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KMTA Spring Board Meeting: New Grants and Transitions

The Kenai Mountains-Turnagain Arm (KMTA) Corridor Communities Association (CCA) Board held their annual spring meeting on March 2nd in Girdwood at the Spoonline Café. KMTA is the only designated National Heritage Area (NHA) in the State of Alaska. A designated Act of Congress, NHAs provide funding for locally initiated community projects that protect and promote the cultural, historical and natural assets of the region. The KMTA area is comprised of the north-south road, rail, and trail corridors from Bird to Seward and includes the communities of Girdwood, Portage, Moose Pass, Cooper Landing, Sunrise, Hope, Portage, Whittier, and the wild waters of Prince William Sound.

Since 2010, KMTA has granted $902,000 to community grassroots projects and leveraged $1,515,000 in community investment. Past projects funded include an award-winning high school curriculum, new museum exhibits, historic structure and trail restoration, interpretive signage, educational publications, and the construction of Bison Hall at the Alaska Wildlife Conservation Center.

(L-R) Janet McCabe and Kaylene Johnson-Sullivan at the Spring KMTA Board Meeting

The spring Board meeting marked significant transitions for KMTA as an organization. Deep gratitude was expressed for both Janet McCabe (former Board President) and Kaylene Johnson-Sullivan (former Executive Director) as they stepped down from over a decade of committed work in their positions with KMTA. The torch has been passed to Dan Walker, new Board President and Jessica Szelag, new Executive Director for KMTA. Dan Walker, raised in Alaska and residing in Seward, is an educator and published writer, was named Alaska Teacher of the Year in 1999, and has been serving on the KMTA Board for several years. Jessica Szelag lives in Girdwood and has been KMTA’s Program Manager for the past 10 months. She is a former Executive Director of a nonprofit in Seattle, and over the past decade has focused her work on transportation projects and policies that encourage pedestrian, bicycle, and transit-oriented development.

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Prior to the public meeting, Jessica guided the Board through a strategic planning and sustainability workshop, revitalizing KMTA’s vision and future efforts. During the public meeting, KMTA awarded four new grants determined to enhance and preserve the area’s historic, scenic, and outdoor recreational resources. The awards are as follows:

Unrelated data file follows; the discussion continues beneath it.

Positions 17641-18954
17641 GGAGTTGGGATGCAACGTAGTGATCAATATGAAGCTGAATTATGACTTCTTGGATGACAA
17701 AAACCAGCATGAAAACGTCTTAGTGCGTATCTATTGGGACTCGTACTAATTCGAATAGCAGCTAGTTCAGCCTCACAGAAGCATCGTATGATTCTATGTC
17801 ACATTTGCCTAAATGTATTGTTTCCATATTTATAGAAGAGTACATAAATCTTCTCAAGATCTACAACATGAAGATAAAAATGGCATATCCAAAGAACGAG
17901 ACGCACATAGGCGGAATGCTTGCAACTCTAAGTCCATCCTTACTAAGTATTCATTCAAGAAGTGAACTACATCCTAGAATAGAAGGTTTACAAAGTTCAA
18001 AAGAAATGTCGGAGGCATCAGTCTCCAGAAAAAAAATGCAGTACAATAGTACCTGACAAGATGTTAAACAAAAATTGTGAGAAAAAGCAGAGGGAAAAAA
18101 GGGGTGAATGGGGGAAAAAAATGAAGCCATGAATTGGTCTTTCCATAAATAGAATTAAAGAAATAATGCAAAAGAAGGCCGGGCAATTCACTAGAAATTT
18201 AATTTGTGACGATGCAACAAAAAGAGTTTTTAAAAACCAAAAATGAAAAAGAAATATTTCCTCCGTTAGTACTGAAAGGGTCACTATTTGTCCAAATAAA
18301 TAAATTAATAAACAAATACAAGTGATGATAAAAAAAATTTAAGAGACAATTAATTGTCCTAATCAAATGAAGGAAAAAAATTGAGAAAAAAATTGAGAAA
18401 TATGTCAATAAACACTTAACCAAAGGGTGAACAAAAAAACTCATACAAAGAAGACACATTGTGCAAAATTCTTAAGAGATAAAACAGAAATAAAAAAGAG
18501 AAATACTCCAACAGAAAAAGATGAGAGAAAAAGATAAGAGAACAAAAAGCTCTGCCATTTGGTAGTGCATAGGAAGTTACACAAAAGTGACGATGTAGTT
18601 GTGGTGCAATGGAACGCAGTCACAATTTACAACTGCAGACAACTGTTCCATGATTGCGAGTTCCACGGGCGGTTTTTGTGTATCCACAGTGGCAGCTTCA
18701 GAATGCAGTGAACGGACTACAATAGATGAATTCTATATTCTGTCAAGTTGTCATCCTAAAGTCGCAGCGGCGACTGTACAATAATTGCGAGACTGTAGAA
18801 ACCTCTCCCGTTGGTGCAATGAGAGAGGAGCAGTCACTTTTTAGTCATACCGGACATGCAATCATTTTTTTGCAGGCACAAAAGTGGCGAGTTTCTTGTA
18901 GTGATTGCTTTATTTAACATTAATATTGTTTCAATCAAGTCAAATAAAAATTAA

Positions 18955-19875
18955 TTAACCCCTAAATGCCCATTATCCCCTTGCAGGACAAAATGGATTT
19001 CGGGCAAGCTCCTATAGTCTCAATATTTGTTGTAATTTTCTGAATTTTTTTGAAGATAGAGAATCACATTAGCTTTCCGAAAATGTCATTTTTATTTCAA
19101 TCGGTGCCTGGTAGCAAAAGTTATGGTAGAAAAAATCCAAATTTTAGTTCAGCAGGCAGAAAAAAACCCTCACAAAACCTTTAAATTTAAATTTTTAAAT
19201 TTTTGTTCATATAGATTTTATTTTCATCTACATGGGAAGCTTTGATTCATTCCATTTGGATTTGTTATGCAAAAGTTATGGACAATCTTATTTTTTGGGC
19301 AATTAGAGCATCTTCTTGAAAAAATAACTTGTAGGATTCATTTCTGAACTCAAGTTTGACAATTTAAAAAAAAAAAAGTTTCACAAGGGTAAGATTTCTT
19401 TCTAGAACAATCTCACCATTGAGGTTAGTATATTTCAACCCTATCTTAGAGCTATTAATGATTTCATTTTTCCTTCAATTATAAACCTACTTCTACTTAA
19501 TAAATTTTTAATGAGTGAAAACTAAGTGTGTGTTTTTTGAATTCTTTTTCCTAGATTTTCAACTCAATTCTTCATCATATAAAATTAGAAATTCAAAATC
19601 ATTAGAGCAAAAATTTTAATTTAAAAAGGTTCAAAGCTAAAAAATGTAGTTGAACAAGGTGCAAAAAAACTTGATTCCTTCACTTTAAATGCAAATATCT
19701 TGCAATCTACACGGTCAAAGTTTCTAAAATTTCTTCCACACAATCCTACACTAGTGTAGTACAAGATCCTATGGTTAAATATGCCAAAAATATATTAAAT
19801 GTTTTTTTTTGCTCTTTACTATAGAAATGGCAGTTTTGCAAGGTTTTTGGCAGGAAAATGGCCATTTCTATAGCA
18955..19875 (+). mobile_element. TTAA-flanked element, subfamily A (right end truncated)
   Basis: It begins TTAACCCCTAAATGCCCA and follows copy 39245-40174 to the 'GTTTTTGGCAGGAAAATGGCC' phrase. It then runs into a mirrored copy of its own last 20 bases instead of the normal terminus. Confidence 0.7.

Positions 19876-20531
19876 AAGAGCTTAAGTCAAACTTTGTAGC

• Girdwood Mountain Bike Park – $10,000 of funding for the final stages of the Bike Park, which are crucial to providing a completed trail system that is open to the public, reducing congestion on pedestrian trails. This grant will enable the Girdwood Mountain Bike Association to perform final grading of trails, re-vegetation, signage and clean-up.
  • Hope Guard Station Restoration – This historic building was marked to be decommissioned, but instead the U.S. Forest Service is donating it to the Hope & Sunrise Historical Society. The grant of $11,675 will cover contractor fees to move the building from mile 11.3 of the Hope Highway to the town of Hope, where it will be remodeled initially as a dry cabin and located at the Hope Museum to assist in the Gold Rush interpretive exhibit.
  • Girdwood INHT Bridge Engineering and Design – The Girdwood Trails Committee was granted $2,371 to pay for professional design and engineering of the Iditarod National Historic Trail (INHT) California Creek Bridge, which is required to meet U.S. Forest Service construction specifications. This grant will cover the consultation fees required to obtain an estimate of the bridge construction costs.
  • Seward Ididaride Mural – Seward artist Jason Leslie was granted $1,500 to create a colorful tribute to sled dog culture and history of the KMTA transportation corridor.

Additional grants may be awarded as the Board continues to review proposals. More information about KMTA grants can be found here: http://www.kmtacorridor/grants/

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